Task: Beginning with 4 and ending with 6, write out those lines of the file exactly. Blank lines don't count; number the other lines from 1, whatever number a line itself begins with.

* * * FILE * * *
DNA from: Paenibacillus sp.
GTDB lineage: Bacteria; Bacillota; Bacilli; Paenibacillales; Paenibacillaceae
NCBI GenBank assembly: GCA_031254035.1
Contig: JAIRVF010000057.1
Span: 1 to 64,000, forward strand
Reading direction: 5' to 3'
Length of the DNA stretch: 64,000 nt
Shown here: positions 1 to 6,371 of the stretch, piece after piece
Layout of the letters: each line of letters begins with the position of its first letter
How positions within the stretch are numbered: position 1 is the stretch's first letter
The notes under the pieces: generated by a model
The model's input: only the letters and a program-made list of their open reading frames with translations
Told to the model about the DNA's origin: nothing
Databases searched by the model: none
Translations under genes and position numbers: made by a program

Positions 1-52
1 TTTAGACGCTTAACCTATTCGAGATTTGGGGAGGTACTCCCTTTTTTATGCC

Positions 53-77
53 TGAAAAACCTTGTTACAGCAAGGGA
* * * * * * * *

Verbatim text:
Contig: JAIRVF010000057.1
Span: 1 to 64,000, forward strand
Reading direction: 5' to 3'